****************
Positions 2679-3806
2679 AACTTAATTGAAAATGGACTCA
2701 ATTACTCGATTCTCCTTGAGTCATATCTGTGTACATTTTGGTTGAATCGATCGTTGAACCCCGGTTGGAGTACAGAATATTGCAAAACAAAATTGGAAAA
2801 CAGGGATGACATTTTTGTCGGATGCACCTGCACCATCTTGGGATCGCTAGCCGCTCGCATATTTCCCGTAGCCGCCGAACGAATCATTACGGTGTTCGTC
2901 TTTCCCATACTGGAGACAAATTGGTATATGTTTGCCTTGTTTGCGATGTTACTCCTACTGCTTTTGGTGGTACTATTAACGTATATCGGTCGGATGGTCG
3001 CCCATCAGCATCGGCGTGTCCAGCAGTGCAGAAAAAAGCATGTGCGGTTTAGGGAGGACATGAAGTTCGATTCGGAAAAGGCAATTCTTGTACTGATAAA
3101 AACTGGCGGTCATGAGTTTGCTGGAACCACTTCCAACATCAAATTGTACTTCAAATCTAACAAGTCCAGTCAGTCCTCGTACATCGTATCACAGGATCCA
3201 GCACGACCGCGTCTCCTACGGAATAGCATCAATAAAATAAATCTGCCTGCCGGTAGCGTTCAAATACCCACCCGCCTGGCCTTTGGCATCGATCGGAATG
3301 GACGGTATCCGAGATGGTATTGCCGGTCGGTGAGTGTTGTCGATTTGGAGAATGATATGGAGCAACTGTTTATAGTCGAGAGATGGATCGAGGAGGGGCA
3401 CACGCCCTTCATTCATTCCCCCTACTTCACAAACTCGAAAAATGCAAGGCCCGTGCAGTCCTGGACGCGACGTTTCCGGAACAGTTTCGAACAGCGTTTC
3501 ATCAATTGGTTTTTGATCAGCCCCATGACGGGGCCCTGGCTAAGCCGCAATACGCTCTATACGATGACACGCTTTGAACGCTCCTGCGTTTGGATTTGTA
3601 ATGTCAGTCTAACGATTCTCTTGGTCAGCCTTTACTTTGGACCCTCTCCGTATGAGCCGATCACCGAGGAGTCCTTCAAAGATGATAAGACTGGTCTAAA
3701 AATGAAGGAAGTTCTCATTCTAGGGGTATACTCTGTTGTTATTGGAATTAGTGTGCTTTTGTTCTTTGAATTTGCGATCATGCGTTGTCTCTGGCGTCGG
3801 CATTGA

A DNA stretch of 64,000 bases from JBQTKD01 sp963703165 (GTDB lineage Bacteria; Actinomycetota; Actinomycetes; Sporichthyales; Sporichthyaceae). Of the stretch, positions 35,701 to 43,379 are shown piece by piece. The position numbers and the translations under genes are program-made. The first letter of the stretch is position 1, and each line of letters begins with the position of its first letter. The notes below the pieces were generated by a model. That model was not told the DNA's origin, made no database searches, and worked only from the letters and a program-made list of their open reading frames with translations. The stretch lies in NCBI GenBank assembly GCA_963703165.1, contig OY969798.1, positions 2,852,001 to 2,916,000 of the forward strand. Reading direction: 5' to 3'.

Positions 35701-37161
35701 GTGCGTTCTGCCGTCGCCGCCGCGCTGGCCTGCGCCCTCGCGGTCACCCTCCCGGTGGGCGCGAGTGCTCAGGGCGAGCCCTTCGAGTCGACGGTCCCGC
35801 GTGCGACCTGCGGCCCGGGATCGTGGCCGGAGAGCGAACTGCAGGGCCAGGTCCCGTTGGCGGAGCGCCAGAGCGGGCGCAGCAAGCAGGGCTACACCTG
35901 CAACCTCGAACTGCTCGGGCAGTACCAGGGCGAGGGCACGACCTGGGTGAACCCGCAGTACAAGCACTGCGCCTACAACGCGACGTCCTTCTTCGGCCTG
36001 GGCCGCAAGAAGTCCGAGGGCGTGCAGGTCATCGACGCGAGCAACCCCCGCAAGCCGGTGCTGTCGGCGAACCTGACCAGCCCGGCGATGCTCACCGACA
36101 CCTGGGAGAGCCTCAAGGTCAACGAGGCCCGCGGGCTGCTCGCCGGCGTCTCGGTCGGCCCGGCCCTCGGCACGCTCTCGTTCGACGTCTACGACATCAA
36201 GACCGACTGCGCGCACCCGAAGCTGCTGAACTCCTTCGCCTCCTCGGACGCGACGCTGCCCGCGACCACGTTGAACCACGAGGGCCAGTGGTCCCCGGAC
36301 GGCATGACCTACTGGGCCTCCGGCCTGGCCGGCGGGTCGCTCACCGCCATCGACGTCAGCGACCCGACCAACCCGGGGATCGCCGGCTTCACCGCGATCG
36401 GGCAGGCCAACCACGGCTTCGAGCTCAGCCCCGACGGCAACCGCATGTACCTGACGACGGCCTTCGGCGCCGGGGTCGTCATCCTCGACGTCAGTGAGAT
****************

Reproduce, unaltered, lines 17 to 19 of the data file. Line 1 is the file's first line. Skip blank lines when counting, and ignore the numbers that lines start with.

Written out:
35701 GTGCGTTCTGCCGTCGCCGCCGCGCTGGCCTGCGCCCTCGCGGTCACCCTCCCGGTGGGCGCGAGTGCTCAGGGCGAGCCCTTCGAGTCGACGGTCCCGC
35801 GTGCGACCTGCGGCCCGGGATCGTGGCCGGAGAGCGAACTGCAGGGCCAGGTCCCGTTGGCGGAGCGCCAGAGCGGGCGCAGCAAGCAGGGCTACACCTG
35901 CAACCTCGAACTGCTCGGGCAGTACCAGGGCGAGGGCACGACCTGGGTGAACCCGCAGTACAAGCACTGCGCCTACAACGCGACGTCCTTCTTCGGCCTG